Tag Archives: relationships

One Summer in The-Middle-of-Nowhere

Victor had five fingers. All told.

On both hands.

He surrendered the other five to a half bottle of vodka and a nap on an icy walk home from the post office cum liquor store, one exceptionally cold winter evening. Or so the story went, according to the post office ladies (about a mile from our cabin). He also had one mean reputation in the nearby village …



I Vant To Be Alone … Oh Wait, No I Don’t

In 1996, in the throes of an existential crisis—convinced that, as a single mother, once my two young daughters were grown, I would enjoy a life with no electricity, no running water and no heat source—I bought a log cabin on 10 acres of land, in The-middle-of-nowhere, Estonia. At the time of my purchase, I was living, in the quaint university town of Tartu, Estonia, which I loved. But I envisioned, spending my post child-rearing life in absolute seclusion in my rural homestead: lighting a lot of candles, firing up a wood stove and writing, longhand, until the cows came home …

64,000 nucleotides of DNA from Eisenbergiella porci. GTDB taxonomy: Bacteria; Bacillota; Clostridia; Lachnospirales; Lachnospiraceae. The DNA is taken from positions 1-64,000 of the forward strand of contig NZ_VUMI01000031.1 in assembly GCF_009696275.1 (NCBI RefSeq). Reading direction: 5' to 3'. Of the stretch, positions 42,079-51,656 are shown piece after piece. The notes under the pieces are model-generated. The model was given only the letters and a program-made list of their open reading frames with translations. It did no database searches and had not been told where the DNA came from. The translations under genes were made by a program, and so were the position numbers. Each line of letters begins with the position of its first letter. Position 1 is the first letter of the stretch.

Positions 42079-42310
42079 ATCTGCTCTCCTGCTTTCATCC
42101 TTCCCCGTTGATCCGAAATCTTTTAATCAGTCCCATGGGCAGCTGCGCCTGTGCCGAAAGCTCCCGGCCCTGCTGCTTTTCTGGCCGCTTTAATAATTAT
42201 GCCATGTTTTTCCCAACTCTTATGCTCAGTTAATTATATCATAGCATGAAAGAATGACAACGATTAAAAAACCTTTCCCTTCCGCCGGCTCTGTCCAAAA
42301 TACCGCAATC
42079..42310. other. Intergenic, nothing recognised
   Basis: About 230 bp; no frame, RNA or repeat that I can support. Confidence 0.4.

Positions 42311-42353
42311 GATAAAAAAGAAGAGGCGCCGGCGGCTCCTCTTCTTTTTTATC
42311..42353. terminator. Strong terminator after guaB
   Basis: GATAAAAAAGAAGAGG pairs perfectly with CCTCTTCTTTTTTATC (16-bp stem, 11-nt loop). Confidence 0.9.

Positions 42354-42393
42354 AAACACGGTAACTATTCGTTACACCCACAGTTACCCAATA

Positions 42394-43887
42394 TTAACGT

In 1998, I met a Latvian man who took my breath away.

In fairly short order, my daughters and I moved down to Riga, Latvia, and bought the upper half of a Tsar Russian mansion, as a restoration project. Goodbye solitary life in The-middle-of-nowhere, Estonia; hello exciting new relationship in the hopping metropolis of Riga, Latvia! It was a far cry from the changes I’d envisioned for myself, but I was over the moon with discovering a new city and a new love, at this stage of my life.